1. Local Search for Minimum Spanning Trees

Consider the set of all spanning trees (not just minimum ones) of a weighted, connected, undirected

graph G = (V,E). Recall that adding an edge e to a spanning tree T creates an unique cycle, and

subsequently removing any other edge e0 6= e from this cycle gives back a different spanning tree T0.

We will say that T and T0 differ by a single edge swap (e, e0) and that they are neighbors.

(a) Show that it is possible to move from any spanning tree T to any other spanning tree T0 by

performing a series of edge-swaps, that is, by moving from neighbor to neighbor. At most how

many edge-swaps are needed?

(b) Show that if T0 is an MST, then it is possible to choose these swaps so that the costs of the

spanning trees encountered along the way are non-increasing. In other words, if the sequence of

spanning trees encountered is T = T0 ! T1 ! T2 ! Tk = T0; then cost(Ti+1) cost(Ti) for all

i < k.

(c) Consider the following local search algorithm which is given as input an undirected graph G.

Let T be any spanning tree of G

while there is an edge-swap (e, e0) which reduces cost(T):

T T + e − e0

return T

Show that this procedure always returns a minimum spanning tree. At most how many iterations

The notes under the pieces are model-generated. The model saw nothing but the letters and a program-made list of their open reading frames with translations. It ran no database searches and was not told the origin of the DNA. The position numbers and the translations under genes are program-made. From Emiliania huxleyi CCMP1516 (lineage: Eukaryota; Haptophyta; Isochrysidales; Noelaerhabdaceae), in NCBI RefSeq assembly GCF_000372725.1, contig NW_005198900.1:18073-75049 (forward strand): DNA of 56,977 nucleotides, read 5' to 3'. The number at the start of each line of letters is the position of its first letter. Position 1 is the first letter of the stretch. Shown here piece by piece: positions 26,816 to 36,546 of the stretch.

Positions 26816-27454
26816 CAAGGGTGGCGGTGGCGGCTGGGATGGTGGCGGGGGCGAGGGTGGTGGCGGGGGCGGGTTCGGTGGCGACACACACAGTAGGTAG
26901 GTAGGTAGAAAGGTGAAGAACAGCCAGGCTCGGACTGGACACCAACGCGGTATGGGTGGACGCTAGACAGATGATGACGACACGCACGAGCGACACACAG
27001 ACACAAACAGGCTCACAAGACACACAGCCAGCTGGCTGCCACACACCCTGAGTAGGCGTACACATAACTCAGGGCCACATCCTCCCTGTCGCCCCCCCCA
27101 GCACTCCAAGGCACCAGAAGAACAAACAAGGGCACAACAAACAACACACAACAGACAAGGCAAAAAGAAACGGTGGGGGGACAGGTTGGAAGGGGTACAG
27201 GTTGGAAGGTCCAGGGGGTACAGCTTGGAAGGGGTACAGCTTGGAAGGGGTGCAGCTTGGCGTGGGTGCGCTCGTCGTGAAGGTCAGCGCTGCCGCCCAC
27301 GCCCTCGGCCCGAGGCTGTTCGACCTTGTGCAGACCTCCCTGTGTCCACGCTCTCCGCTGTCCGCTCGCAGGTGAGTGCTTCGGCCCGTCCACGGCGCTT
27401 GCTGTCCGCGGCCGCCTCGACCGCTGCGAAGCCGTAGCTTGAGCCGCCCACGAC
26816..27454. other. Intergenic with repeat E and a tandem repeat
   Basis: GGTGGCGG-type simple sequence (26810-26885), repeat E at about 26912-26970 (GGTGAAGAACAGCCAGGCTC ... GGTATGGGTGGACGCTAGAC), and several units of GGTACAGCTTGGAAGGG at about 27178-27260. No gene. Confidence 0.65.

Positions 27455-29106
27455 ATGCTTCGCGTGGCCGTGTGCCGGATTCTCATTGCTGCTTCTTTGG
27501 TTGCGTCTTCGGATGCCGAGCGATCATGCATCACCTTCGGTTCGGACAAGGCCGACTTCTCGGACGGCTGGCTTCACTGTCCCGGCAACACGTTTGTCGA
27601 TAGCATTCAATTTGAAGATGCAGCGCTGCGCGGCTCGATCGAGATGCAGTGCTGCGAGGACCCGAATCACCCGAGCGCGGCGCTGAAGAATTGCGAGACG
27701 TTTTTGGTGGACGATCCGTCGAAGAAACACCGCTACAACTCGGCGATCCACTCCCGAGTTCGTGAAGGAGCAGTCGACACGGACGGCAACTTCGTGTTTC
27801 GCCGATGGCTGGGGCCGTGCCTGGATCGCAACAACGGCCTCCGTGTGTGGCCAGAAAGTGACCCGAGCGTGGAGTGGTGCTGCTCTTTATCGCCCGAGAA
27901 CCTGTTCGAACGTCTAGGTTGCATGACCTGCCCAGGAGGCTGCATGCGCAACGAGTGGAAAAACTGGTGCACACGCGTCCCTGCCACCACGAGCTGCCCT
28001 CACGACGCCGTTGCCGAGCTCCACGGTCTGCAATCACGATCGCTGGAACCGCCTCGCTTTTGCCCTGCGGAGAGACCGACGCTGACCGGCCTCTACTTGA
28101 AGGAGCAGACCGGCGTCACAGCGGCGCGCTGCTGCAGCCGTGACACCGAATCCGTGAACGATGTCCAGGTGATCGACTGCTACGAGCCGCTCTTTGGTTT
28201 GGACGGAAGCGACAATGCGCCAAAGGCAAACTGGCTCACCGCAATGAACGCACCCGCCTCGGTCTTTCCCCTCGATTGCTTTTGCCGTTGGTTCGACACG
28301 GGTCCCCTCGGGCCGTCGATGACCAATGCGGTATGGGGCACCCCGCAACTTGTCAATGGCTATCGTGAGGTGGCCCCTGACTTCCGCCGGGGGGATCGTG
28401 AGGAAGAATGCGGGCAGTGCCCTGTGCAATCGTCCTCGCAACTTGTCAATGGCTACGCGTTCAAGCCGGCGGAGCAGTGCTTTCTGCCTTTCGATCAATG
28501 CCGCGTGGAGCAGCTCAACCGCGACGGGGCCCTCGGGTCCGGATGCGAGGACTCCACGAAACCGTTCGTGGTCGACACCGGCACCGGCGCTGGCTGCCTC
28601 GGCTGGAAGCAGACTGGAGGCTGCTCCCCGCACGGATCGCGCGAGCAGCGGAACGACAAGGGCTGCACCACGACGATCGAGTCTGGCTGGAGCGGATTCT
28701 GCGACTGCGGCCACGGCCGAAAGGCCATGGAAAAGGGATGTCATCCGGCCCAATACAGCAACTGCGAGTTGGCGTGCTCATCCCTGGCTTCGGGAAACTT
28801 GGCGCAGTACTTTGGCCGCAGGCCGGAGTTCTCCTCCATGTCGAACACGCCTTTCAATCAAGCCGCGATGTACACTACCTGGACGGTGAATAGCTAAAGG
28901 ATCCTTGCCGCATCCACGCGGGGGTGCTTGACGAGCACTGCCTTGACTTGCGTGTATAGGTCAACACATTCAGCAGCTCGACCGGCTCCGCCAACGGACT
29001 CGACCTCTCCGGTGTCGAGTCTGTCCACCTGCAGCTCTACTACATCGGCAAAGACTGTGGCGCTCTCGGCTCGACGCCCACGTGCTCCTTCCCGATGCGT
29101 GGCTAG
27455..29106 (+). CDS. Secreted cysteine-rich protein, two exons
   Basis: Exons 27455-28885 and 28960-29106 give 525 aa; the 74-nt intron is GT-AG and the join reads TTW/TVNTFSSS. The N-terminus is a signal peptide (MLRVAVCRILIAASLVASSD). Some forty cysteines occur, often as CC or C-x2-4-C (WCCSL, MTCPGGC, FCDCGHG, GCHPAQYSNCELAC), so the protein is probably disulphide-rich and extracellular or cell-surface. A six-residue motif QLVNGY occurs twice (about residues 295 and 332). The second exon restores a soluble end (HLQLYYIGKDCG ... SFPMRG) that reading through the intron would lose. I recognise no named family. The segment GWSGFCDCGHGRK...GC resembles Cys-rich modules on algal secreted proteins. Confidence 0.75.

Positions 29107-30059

does it take?

Consider the set of all spanning trees (not just minimum ones) of a weighted, connected, undirected

graph G = (V,E). Recall that adding an edge e to a spanning tree T creates an unique cycle, and

subsequently removing any other edge e0 6= e from this cycle gives back a different spanning tree T0.

We will say that T and T0 differ by a single edge swap (e, e0) and that they are neighbors.

(a) Show that it is possible to move from any spanning tree T to any other spanning tree T0 by

performing a series of edge-swaps, that is, by moving from neighbor to neighbor. At most how

many edge-swaps are needed?

(b) Show that if T0 is an MST, then it is possible to choose these swaps so that the costs of the

spanning trees encountered along the way are non-increasing. In other words, if the sequence of

spanning trees encountered is T = T0 ! T1 ! T2 ! Tk = T0; then cost(Ti+1) cost(Ti) for all

i < k.

(c) Consider the following local search algorithm which is given as input an undirected graph G.

Let T be any spanning tree of G

while there is an edge-swap (e, e0) which reduces cost(T):

T T + e − e0

return T

Show that this procedure always returns a minimum spanning tree. At most how many iterations

does it take?

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